If your online community is successful, what will “success” look like in terms of people, interactions, activities, and outcomes? How will you measure success? Often success is defined in terms of effectiveness and health (Bourhis & Dubé, 2010). The effectiveness of a community is the extent to which it has met its objectives and provided value and benefits to its members. The health of the community is typically determined by member satisfaction, level of activity, and quality of interactions. Although there is a range of evaluation techniques that can be used to monitor the effectiveness and health of an online community, it is important to recognize that the purpose and the orientation of the community should drive the evaluation strategies used to examine its effectiveness.

Planning and Implementation Guidelines

During the planning phase, community leaders and stakeholders may want to conduct ongoing needs assessments through informal and formal interviews, online surveys, and focus groups with experts and practitioners from the targeted domain of the community. After implementation, community stewards could use site analytics along with online surveys and focus groups to continually evaluate their members’ activities, interactions, and needs. The following questions are guidelines for leaders and stakeholders to use while considering evaluation approaches:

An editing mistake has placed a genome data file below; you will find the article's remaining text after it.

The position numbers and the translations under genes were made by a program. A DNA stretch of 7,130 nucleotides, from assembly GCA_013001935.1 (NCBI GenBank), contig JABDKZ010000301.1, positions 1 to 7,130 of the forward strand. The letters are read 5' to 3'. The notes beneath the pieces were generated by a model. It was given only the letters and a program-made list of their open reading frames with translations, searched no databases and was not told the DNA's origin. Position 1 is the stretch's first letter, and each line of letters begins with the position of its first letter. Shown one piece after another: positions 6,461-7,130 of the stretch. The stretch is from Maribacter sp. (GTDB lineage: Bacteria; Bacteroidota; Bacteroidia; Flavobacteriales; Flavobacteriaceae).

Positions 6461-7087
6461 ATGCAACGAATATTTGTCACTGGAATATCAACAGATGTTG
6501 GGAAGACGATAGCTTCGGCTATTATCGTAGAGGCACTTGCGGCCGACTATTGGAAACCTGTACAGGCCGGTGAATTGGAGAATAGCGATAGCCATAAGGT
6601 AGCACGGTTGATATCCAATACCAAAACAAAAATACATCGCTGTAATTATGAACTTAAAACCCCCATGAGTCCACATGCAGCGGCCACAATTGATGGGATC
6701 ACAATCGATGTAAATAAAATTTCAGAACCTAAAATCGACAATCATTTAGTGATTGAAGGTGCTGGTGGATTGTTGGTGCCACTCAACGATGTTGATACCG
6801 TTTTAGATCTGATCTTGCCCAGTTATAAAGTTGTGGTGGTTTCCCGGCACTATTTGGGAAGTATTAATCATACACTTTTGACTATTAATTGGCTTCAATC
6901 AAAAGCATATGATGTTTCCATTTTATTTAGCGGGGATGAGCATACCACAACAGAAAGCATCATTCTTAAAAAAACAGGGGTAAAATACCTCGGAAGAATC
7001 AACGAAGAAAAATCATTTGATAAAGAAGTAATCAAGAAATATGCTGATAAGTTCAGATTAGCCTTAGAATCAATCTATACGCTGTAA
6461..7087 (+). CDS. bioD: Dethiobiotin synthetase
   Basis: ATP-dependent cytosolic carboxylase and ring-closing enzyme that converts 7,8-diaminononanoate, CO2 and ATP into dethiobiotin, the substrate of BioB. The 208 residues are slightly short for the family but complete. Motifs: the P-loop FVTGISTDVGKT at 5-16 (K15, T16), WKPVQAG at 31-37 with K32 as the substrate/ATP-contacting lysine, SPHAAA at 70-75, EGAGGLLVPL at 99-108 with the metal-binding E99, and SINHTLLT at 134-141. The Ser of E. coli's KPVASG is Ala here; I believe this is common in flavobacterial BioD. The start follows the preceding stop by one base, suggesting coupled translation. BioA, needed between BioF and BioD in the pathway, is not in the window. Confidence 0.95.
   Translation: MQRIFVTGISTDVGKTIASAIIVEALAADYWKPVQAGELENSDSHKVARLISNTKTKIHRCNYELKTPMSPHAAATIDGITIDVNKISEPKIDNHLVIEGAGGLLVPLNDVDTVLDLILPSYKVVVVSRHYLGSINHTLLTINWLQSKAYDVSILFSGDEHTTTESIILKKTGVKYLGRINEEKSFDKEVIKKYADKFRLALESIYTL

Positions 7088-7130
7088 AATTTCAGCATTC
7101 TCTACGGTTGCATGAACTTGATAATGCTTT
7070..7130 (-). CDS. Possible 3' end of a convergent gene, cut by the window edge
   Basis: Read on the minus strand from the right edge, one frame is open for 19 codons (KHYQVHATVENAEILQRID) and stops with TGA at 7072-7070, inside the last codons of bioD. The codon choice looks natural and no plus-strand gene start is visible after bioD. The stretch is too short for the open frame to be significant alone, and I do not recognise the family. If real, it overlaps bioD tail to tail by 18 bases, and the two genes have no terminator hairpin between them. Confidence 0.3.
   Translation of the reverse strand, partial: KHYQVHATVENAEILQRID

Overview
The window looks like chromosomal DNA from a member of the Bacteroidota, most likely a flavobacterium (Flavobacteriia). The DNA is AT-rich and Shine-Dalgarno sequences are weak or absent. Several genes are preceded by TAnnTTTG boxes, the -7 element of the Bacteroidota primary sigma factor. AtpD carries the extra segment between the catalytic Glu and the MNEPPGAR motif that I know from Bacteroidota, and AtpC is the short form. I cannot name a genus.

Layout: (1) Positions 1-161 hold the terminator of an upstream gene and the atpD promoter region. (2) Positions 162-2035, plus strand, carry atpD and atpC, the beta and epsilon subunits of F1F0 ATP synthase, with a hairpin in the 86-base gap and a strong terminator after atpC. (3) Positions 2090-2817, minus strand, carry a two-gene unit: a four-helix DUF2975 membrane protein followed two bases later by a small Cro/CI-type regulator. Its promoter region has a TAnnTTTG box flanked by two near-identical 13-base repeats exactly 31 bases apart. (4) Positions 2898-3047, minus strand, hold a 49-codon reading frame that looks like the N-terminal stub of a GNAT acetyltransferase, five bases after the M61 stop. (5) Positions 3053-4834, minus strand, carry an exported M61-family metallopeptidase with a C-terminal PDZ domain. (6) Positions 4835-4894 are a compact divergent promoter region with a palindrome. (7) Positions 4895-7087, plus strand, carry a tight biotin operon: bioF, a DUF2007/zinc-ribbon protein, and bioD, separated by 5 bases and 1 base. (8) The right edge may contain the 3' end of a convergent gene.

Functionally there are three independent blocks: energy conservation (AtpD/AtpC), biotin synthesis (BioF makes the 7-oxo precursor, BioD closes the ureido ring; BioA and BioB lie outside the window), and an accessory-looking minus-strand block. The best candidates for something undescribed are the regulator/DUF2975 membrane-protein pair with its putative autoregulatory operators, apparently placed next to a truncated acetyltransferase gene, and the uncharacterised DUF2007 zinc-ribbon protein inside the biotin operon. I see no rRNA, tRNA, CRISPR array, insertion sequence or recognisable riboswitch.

• What are the ongoing practices and processes that contribute to the “life” of the community and that keep members engaged?
  • How is knowledge being shared within the community? Beyond the community?
  • Are leaders or roles emerging in the community? In what ways? How are they being cultivated?
  • How are members being supported in the community?
  • How are members contributing? Posting? Replying? (When? How often?)
  • What are the prevalent patterns of members’ interactions?
  • How much of members’ online time is spent connecting to others in the community? (e.g., reading or posting in forums, attending webinars)
  • Are groups being formed? How active are they? What are they contributing to the community as a whole?
  • How is design of the community affecting member use and participation? What are members’ technical issues?
  • What are the emerging benefits of the community for members?
  • What are the emerging cultural norms or themes of the community?
  • What are members’ FAQs?

More about community usability can be found in the Technologies for Online Communities of Practice brief, available on the Connected Online Communities of Practice website at edcocp.org.

Next to: Online Communities of Practice in Practice

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